11. Structural model of porcine factor VIII and factor VIIIa molecules based on scanning transmission electron microscope (STEM) images and STEM mass analysis.

    PubMed Central

    Mosesson, M W; Fass, D N; Lollar, P; DiOrio, J P; Parker, C G; Knutson, G J; Hainfeld, J F; Wall, J S

    1990-01-01

    Porcine plasma factor VIII (fVIII) molecules are heterodimers composed of a 76,000-mol wt light chain (-A3-C1-C2) and a heavy chain ranging in molecular weight from 82,000 (A1-A2) to 166,000 (A1-A2-B). Proteolytic activation of fVIII by thrombin results in fVIIIa heterotrimers lacking B domains (A1, A2, A3-C1-C2). In this study, immunoaffinity purified fVIII was further fractionated by mono S or mono Q chromatography to prepare heterodimers containing a light chain and an A1-A2-B heavy chain (fVIII 166/76) or an A1-A2 heavy chain (fVIII 82/76). Mass analysis of scanning transmission electron microscopic (STEM) images of fVIII 166/76 indicated that heterodimers (mass 237 +/- 20 kD) had irregularly globular core structures 10-12 nm across, and frequently displayed a diffuse, occasionally globular to ovoid satellite structure extending 5-14 nm from the core, and attached to it by a thin stalk. Factor VIII 82/76 molecules (mass 176 +/- 20 kD) had the same core structures as fVIII 166/76 molecules, but lacked the satellite structure. These findings indicate that A1-A2 domains of heavy chains and the light chains of the fVIII procofactor molecule are closely associated and constitute the globular core structure, whereas the B domainal portion of heavy chains comprises the peripheral satellite appendage. Factor VIII core structures commonly displayed a finger-like projection near the origin of the B domainal stalk that was also a consistent feature of the free heavy chains (mass 128-162 kD) found in fVIII 166/76 preparations. Factor VIII light chain monomers (mass, 76 +/- 16 kD) were globular to c-shaped particles 6-8 nm across. These chains commonly possessed a v-shaped projection originating from its middle region, that could also be observed at the periphery of fVIII core molecules. Factor VIIIa preparations contained heterotrimers (mass 162 +/- 13 kD) that had the same dimensions as fVIII core structures, lacked the B domainal appendage, and sometimes possessed the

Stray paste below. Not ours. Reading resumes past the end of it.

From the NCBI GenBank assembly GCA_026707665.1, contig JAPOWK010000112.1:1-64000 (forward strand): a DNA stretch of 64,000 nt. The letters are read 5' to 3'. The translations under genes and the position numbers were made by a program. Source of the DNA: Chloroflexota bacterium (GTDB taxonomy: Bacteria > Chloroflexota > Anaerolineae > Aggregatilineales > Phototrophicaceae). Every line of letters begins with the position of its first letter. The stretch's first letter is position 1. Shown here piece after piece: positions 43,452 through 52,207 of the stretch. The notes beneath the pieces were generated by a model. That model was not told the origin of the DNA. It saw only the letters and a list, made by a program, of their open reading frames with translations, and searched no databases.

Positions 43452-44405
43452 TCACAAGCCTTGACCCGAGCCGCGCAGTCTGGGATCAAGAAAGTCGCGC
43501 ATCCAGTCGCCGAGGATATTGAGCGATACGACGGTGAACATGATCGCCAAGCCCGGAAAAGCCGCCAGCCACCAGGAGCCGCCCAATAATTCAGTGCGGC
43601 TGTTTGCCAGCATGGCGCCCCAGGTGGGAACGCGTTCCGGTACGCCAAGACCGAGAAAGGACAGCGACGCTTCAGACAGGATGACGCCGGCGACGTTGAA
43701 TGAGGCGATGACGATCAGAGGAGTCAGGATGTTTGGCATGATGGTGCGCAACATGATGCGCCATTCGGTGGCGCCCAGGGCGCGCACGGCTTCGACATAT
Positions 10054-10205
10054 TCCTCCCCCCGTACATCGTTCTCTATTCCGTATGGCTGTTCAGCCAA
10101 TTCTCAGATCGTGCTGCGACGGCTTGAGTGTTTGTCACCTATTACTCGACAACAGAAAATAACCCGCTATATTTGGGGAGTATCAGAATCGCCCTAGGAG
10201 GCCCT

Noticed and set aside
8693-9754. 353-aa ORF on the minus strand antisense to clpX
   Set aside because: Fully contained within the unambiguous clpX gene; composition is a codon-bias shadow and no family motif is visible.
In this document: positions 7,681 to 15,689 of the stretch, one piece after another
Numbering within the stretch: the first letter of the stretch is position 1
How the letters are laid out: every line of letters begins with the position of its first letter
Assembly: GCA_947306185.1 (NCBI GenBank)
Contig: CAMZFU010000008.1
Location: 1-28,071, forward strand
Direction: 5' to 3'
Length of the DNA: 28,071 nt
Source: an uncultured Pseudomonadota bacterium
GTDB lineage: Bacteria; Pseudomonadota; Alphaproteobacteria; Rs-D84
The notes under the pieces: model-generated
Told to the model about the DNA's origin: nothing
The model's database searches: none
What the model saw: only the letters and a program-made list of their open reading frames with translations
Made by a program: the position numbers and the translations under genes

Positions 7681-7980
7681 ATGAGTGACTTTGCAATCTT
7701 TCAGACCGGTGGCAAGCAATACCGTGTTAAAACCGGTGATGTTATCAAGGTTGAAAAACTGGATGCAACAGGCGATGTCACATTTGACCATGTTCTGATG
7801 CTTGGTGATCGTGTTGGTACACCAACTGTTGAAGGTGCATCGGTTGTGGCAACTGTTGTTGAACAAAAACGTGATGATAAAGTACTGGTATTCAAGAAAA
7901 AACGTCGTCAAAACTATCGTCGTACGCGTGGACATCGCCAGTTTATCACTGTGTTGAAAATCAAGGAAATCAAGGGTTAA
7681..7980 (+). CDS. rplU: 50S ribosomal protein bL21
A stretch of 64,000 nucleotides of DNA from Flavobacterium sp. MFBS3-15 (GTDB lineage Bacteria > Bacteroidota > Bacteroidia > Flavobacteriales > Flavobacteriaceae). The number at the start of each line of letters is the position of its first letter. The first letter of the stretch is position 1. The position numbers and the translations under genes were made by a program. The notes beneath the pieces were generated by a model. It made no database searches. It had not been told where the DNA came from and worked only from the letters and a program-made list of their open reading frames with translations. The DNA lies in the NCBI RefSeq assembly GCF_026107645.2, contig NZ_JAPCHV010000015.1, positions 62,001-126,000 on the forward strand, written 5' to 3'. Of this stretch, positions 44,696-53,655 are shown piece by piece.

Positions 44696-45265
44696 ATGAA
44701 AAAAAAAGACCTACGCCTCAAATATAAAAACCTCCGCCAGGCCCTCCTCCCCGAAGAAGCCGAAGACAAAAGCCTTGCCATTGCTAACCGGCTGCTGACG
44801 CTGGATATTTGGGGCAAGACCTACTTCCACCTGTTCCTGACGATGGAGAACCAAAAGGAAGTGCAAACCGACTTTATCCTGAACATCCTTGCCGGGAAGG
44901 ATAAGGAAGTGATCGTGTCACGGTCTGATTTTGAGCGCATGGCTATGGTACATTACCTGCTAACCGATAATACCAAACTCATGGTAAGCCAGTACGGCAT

12. High-precision topography measurement through accurate in-focus plane detection with hybrid digital holographic microscope and white light interferometer module.

    PubMed

    Liżewski, Kamil; Tomczewski, Sławomir; Kozacki, Tomasz; Kostencka, Julianna

    2014-04-10

    High-precision topography measurement of micro-objects using interferometric and holographic techniques can be realized provided that the in-focus plane of an imaging system is very accurately determined. Therefore, in this paper we propose an accurate technique for in-focus plane determination, which is based on coherent and incoherent light. The proposed method consists of two major steps. First, a calibration of the imaging system with an amplitude object is performed with a common autofocusing method using coherent illumination, which allows for accurate localization of the in-focus plane position. In the second step, the position of the detected in-focus plane with respect to the imaging system is measured with white light interferometry. The obtained distance is used to accurately adjust a sample with the precision required for the measurement. The experimental validation of the proposed method is given for measurement of high-numerical-aperture microlenses with subwavelength accuracy.